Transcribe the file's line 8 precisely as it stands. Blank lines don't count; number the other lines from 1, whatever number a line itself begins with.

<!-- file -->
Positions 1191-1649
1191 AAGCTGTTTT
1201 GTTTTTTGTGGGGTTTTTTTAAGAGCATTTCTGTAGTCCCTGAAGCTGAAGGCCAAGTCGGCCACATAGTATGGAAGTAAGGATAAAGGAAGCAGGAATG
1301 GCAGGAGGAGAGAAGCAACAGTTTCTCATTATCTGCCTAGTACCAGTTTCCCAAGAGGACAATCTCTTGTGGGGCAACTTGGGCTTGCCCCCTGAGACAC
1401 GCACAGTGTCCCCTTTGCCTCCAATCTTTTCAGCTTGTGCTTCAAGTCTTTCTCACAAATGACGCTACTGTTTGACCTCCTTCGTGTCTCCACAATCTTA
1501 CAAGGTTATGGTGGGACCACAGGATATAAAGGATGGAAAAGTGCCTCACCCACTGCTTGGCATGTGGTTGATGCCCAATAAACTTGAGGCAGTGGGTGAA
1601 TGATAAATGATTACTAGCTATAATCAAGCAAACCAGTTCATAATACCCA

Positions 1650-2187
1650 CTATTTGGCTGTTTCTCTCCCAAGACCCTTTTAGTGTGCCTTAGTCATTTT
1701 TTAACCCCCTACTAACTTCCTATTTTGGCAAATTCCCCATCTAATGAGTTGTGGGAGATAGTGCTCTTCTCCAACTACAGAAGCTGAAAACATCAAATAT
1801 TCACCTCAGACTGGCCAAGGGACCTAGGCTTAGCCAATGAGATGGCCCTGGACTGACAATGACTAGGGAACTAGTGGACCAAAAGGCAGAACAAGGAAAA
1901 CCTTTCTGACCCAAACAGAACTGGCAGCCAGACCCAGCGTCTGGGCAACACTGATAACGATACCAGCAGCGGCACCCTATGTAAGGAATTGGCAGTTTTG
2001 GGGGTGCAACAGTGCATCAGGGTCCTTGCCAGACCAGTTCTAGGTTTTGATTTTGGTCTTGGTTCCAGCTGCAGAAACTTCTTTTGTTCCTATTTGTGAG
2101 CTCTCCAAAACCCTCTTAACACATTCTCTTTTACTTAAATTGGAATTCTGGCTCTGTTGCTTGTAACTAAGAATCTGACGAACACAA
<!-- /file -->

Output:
Positions 1650-2187